“What if you got cast, tracked or made the cut because you were resilient, hard working and willing to set yourself up for a cycle of continuous improvement? Isn’t that more important than rewarding the kid who never passes but still scores a lot of goals?”

“We’re not spending nearly enough time asking each other: What is School For?”

“Let’s talk about school and figure out what we’re trying to create.”

Dealing with Digital Natives – Build for Change

Interesting thoughts in the Digital Natives are Restless piece.

Like the Build for Change List:

  • It’s not about technology. They use tech, they like tech, but it is a utility. It’s like air. If tech fails them, they move on. Quickly.
  • It’s about usability. If it’s not intuitive, it’s gone. Next please!
  • It’s about availability. There is no “business” hours. It’s either on, or it’s not working. Make it reliable, make it available.
  • It’s about connectedness. Can’t get connectivity? Kill me now. And I’m not talking about losing an hour or so, I am talking about minutes.
  • It’s about people. While we think that communication is limited to text, Snapchat and such, it’s actually personal. The networks formed are far wider than anything we have ever thought, and just because they don’t call, doesn’t mean they don’t “talk”.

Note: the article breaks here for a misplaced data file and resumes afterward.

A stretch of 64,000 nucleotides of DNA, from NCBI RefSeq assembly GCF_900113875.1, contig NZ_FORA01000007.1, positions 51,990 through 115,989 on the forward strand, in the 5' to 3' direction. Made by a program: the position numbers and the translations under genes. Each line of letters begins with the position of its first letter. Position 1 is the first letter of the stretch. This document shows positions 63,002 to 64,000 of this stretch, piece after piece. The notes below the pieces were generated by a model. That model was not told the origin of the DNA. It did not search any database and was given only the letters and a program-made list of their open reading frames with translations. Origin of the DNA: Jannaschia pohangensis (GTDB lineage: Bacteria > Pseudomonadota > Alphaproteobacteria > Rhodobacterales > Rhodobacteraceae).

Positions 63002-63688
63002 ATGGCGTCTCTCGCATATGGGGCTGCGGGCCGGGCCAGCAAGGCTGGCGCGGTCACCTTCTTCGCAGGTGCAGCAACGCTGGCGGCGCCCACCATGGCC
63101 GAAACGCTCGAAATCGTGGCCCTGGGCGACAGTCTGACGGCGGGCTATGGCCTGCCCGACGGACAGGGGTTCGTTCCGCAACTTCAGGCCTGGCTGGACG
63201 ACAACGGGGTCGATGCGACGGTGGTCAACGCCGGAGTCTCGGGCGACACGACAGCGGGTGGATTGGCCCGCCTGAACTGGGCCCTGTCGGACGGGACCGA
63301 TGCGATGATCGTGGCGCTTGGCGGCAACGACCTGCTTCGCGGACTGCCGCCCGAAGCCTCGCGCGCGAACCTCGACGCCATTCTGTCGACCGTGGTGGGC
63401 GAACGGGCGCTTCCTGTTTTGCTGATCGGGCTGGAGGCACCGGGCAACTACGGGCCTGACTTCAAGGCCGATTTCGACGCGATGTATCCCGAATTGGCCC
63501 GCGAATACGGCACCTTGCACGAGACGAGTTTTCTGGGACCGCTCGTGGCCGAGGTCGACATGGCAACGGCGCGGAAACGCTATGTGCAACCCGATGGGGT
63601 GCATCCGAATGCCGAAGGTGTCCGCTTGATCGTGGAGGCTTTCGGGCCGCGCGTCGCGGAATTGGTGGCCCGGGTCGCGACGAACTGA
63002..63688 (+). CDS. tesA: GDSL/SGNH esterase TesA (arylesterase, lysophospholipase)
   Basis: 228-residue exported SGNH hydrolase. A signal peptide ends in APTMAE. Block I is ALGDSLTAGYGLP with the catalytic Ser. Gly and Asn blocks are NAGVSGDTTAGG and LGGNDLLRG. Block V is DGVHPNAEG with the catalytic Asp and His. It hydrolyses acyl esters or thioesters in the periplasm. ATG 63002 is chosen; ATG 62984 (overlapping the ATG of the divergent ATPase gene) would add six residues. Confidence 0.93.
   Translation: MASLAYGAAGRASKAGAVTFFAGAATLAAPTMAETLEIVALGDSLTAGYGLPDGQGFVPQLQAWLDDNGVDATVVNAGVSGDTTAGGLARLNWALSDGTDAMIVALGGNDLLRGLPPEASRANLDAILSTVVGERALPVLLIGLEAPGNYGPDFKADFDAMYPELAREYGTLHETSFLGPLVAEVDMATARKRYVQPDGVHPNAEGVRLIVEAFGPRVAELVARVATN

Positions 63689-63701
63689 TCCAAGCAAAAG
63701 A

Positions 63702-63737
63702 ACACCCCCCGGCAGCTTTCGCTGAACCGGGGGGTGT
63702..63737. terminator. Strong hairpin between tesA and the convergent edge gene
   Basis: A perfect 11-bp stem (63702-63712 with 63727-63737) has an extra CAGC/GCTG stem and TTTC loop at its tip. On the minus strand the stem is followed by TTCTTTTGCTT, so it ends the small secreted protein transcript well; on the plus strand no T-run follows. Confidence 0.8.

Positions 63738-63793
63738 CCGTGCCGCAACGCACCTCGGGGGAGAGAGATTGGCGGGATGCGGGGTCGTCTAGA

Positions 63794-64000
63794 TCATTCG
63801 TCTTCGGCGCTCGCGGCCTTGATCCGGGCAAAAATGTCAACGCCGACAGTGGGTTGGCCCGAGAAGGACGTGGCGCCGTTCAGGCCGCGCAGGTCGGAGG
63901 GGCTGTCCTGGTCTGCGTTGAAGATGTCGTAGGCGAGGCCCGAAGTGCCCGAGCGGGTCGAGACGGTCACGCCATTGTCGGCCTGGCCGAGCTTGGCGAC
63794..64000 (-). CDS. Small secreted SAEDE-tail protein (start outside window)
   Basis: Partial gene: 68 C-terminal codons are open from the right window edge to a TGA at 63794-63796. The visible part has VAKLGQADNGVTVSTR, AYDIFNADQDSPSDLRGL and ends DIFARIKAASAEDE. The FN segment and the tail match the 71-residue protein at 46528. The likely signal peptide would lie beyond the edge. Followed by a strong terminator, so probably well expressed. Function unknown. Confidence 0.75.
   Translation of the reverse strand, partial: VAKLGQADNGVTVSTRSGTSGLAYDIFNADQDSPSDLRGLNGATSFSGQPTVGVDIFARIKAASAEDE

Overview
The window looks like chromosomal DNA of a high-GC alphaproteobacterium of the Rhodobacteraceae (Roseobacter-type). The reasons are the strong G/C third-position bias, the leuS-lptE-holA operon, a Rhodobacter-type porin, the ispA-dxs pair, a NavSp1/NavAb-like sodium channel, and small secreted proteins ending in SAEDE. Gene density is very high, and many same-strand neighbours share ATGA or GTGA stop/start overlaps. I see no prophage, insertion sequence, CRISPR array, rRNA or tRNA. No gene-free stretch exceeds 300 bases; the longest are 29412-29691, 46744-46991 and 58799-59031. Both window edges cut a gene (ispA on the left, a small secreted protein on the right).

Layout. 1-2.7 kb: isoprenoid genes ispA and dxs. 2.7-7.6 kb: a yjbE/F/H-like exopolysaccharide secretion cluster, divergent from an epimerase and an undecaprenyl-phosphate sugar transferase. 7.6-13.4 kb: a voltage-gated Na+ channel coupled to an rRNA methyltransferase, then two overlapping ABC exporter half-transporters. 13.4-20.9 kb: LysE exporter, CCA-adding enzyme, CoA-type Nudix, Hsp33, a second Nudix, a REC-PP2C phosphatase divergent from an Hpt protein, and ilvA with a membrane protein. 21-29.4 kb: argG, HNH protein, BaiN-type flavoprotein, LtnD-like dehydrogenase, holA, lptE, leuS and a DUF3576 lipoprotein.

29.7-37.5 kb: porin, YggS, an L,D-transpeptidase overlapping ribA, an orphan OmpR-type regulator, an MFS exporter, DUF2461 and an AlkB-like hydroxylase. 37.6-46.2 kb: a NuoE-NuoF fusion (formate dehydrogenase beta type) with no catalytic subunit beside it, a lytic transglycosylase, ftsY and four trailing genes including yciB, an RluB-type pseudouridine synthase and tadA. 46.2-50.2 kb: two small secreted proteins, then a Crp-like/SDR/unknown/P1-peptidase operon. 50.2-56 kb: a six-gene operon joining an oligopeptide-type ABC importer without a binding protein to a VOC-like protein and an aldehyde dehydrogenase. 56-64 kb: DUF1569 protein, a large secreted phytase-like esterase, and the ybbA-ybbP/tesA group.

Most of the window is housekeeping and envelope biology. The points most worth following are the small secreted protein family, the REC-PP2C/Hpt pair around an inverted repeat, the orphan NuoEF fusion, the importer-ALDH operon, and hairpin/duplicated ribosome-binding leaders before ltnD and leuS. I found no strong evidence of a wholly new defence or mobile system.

“So let’s create the experience. Let’s create the capability that drives productivity, connectedness, and collaboration. These things are good for all of us, and we should be heeding what our digital natives are demonstrating and expecting.”

8 Myths About MOOCs

From Inside Higher Ed:

Myth #1 – The people involved in open online learning are uncritical promoters of the MOOC phenomenon:
Myth #2 – The people involved in MOOCs think that open online education will replace traditional higher education:
Myth #3 – The MOOC community and the existing online learning community are different (and maybe at odds with one another):
Myth #4 – All MOOCs are the same:
Myth #5 – MOOCs are a fad:
Myth #6 – The MOOC movement and the MOOC platforms are synonymous:
Myth #7 – MOOCs don’t have a revenue model:
Myth #8 – MOOCs are truly open: